Trailhead made its first appearance back in 2014, at the annual Dreamforce conference. A hybrid between documentation and tutorial educational content, Trailhead is an ever-growing catalog of Modules, Projects and Superbadges that center around various Salesforce-related technical concepts and business topics. Some are bite-sized, others are of medium complexity, and still others can take many hours or days to complete. These learning chunks are categorized and gamified, providing a fun and free incentivized self-directed learning model.
The catalog is searchable by role, level, product, or concepts, and the Trailhead team also creates curated learning paths called Trailmixes. While Modules and Projects provide quizlets and hands-on exercises to test new knowledge. Superbadges provide more complex real-world style project challenges that really test your skills. Learners collect points and are awarded badges along the way.
The catalog continues to grow, and at a minimum, you’re bound to find solid content on whatever topic, concept, or product you’re trying to learn about. However, while broad in scope, you may find that some developer specific content does not go as deep as you may need.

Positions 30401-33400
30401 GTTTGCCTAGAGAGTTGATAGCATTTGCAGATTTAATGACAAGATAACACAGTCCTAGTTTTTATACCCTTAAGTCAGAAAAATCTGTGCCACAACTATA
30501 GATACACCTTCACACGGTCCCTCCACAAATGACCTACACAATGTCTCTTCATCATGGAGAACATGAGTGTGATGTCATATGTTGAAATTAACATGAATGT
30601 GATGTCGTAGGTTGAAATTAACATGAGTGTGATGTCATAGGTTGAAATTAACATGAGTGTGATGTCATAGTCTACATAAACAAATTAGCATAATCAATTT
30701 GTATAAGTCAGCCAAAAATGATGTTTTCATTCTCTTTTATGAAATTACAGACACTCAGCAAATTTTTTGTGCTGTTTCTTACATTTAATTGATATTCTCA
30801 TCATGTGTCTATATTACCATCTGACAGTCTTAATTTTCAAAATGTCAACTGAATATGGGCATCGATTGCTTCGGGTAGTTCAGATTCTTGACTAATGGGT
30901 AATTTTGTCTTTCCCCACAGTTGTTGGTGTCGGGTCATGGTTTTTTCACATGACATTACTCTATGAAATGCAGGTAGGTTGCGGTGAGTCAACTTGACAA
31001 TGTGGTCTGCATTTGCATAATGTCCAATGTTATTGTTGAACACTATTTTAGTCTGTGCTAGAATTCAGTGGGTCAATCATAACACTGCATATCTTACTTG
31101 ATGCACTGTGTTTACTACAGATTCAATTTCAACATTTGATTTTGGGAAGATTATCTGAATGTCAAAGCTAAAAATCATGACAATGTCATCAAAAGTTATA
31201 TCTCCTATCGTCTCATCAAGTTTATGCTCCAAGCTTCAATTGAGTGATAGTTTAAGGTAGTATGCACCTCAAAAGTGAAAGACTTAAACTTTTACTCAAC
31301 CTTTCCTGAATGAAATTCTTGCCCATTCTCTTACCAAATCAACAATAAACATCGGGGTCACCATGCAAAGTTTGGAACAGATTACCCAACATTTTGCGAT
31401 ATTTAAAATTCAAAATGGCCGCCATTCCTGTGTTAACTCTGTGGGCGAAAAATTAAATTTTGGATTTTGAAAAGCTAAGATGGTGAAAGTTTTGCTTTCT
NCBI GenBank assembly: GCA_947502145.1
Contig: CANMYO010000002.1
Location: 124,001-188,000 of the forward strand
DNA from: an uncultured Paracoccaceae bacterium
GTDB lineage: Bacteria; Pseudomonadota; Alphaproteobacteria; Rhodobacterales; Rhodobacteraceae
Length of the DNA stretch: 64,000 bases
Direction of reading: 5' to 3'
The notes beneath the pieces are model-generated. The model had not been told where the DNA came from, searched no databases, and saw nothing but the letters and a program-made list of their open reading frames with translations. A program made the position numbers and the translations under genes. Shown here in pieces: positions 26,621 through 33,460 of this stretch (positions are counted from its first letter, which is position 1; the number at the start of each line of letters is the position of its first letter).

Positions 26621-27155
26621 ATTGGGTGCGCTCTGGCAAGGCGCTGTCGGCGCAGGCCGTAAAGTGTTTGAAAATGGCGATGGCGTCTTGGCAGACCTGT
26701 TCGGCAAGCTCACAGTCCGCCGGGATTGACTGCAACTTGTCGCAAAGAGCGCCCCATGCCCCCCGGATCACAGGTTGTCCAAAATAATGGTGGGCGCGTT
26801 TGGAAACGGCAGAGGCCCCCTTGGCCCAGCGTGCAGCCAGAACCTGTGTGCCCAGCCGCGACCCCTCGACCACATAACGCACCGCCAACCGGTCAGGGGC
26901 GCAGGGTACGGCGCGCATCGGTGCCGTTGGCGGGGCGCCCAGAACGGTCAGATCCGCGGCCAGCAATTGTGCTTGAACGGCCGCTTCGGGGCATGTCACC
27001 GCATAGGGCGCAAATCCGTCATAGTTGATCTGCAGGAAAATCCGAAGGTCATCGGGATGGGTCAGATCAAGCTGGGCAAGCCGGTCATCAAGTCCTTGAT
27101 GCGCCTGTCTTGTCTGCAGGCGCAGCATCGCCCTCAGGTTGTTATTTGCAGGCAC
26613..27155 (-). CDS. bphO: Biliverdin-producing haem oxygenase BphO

I believe that one of the smartest things Salesforce ever did was to provide a free “Developer Edition” version of its core product that allows developers to experiment with most features and extensions of the software. These Developer ‘orgs’ can be self-provisioned in minutes, and developers are free to have as many as they want.
They don’t expire (unless left inactive for six months) and they are fantastic for experimentation, learning, and prototyping. Developers can also launch special versions called “Playgrounds” for working through Trailhead content. Furthermore, the technology beneath the Trailhead educational model leverages the metadata architecture allowing for sophisticated assessment of hands-on development exercises built with these orgs.
The DevOps tools such as the SalesforceDX Command Line Interface (CLI) and extensions that connect Visual Studio Code with a core Salesforce org are also freely available. However, it is important to note that there is a marked difference between core versus non-core aspects of the platform when it comes to the availability of learning resources, tools, and developer or trial software.